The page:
The site is a large area of farmland that comprises most of the original Pinner Park, which was first referred to in 1273. Part of the Manor of Harrow, it was owned by the Archbishops of Canterbury and used as a deer park. It was converted to farmland in the C16th. By early C20th parts were sold off, some for sports grounds but plans to develop the rest for housing was opposed and it was sold to Pinner Parish Council and Middlesex County Council for preservation as open space.
The information shown above was correct at the time of the last update 01/04/2003
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The information below is taken from the relevant Local Authority's planning legislation, which was correct at the time of research but may have been amended in the interim. Please check with the Local Authority for latest planning information.
Pinner Park was first referred to in 1273, and was part of the Manor of Harrow owned by the Archbishops of Canterbury and used as a deer park. In the C14th local peasants were allowed to feed their pigs in the woods, and during the Peasants Revolt of 1381 the Manor was plundered. By the mid C15th the woodland had been largely cut down. The park was transferred to the Crown when Henry VIII dispossessed Thomas Cranmer and it was sold to Lord North in 1545; its role as a deer park seems to have decreased although deer are still mentioned in 1490. It was converted to farmland in the C16th. By 1546 the park was reported to have 32 hectares of arable land, 51 hectares of pasture and to contain 240 oak trees. In 1560 is the first reference to a farm, which was let to Robert and Amy Crowlye, and future lessees included the elder brother of Francis Bacon, Anthony, who left his brother the lease in 1601 although there is no evidence that Francis lived here. An estate map of 1634 was commissioned for new owner Thomas Hutchinson, which shows detail of the farmhouse, moat, ponds and fields. Hutchinson (d.1656) is buried with his wife in Pinner parish churchyard of St John (q.v.). In 1687 it was purchased by Sir Edward Waldo who at one time held Canons (q.v.).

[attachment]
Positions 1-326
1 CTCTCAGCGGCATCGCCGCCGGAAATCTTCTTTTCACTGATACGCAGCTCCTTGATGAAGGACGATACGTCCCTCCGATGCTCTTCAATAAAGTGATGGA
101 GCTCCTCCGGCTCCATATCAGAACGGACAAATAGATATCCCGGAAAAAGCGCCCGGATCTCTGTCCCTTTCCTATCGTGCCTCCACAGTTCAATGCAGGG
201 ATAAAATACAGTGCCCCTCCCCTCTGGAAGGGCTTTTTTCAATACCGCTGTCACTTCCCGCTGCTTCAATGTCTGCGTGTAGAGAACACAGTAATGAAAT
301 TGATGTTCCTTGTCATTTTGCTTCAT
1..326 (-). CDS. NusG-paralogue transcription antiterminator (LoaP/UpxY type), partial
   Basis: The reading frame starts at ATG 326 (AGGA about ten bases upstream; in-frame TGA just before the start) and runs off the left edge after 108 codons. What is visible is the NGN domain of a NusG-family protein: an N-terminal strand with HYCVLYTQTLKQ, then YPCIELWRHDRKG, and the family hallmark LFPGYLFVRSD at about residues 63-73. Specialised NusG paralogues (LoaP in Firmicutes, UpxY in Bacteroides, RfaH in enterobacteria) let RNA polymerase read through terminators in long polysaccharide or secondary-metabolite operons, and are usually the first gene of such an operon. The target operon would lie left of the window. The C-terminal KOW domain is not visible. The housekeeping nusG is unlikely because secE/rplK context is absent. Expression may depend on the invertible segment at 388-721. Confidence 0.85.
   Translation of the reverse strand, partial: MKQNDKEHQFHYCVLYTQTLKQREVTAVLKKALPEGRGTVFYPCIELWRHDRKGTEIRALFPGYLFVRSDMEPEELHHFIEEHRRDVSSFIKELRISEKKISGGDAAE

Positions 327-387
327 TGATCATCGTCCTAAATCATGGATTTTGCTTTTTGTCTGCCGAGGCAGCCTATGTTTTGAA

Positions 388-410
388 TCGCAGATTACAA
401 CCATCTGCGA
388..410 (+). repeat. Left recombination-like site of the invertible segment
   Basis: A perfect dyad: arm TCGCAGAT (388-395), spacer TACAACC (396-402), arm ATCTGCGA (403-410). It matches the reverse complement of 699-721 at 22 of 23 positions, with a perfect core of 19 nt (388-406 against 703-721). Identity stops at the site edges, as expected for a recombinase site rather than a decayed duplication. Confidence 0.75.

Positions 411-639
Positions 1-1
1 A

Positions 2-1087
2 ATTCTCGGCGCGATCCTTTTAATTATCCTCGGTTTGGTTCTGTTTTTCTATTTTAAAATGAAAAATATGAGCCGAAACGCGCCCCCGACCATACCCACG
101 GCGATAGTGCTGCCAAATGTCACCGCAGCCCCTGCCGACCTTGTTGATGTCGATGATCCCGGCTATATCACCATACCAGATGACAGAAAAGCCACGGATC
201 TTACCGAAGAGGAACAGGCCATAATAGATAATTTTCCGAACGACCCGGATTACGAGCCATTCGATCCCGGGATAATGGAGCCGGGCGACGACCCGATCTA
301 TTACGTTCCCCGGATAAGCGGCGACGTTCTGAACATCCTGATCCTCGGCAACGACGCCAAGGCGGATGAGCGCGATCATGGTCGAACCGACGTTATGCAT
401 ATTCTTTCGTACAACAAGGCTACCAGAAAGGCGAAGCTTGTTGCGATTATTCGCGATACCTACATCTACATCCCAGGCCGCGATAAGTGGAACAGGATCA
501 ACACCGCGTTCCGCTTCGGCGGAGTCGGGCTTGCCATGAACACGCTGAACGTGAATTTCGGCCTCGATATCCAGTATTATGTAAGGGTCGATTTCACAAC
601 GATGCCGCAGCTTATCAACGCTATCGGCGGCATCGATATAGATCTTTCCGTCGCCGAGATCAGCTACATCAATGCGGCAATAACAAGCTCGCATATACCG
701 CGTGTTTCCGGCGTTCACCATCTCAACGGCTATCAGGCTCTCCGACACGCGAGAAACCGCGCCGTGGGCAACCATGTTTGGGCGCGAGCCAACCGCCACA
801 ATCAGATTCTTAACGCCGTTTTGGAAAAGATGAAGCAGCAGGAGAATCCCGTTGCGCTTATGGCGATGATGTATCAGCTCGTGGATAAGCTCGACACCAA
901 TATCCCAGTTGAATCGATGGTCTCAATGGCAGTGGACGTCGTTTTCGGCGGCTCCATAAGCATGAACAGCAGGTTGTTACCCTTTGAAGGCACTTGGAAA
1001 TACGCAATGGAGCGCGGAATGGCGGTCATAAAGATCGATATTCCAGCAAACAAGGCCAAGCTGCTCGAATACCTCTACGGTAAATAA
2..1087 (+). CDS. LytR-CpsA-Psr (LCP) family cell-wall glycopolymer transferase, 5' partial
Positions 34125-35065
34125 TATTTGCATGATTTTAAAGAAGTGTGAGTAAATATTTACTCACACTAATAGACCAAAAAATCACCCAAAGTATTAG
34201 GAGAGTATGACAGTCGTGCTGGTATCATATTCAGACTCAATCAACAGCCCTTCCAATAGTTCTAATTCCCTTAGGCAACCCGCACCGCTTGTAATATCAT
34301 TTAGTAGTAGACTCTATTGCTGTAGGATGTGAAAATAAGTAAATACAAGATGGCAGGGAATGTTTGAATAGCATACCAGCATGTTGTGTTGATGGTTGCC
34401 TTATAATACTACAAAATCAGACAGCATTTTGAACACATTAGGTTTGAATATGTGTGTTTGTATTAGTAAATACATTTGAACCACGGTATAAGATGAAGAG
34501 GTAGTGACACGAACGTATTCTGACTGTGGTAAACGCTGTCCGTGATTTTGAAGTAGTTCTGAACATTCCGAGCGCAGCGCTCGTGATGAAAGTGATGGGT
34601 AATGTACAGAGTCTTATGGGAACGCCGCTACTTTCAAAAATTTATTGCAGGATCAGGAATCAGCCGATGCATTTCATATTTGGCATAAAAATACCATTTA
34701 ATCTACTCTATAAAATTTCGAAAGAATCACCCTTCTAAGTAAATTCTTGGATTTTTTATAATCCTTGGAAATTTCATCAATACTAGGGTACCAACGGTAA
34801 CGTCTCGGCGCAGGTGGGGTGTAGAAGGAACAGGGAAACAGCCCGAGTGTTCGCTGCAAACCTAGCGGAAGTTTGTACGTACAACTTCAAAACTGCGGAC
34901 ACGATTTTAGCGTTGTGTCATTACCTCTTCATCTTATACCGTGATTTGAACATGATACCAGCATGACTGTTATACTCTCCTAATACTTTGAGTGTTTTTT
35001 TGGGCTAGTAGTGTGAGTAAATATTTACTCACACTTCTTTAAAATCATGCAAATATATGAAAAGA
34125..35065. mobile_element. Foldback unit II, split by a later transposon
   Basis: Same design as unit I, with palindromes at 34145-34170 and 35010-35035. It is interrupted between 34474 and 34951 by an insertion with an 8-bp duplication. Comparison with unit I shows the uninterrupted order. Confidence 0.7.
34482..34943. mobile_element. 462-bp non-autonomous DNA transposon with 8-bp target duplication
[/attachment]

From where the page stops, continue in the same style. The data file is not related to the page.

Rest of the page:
In 1731 the park was purchased for £5,160 by St Thomas Hospital and let to various tenants. The park deteriorated in the 1830s; part of the land was taken for the railway in 1837 with a footbridge over it on the original line of a path to the old exit of the park. By 1841 the park was described as 'in the last stages of poverty, covered in moss and couch grass', the buildings in a state of decay. By early C20th parts were sold off, some for sports grounds but St Thomas Hospital's desire to develop the rest for housing was opposed and it was sold to Pinner Parish Council and Middlesex County Council for preservation as open space. Pinner Park Farmhouse, built c.1724, is moated but not on the site of the earlier farm. Mediaeval fishponds adjoin the west boundary and the park has old pollards and significant lengths of bank and ditch (1m high and deep, 3-4m wide) and 600 year old double hedging surrounding the estate probably to prevent deer leaping out. George V Avenue was built across the middle of the park in 1938; until the beginning of WWII it was home to the Middlesex Hunt and the Middlesex Drag Hunt, which is the reason for hedge management, and some of the original field boundary hedges still separate the pastures. The River Pinn crosses the western edge of the park with a dam constructed to the north of George V Avenue to alleviate flooding of Pinner village. A deep hollow south of the road may have been the site of an ancient carp pond.
Report for LB Harrow by CK Currie 1986; report by Jim Golland, Pinner Local History Society, 1980; Ellen Barnes, EH London Division, 1995.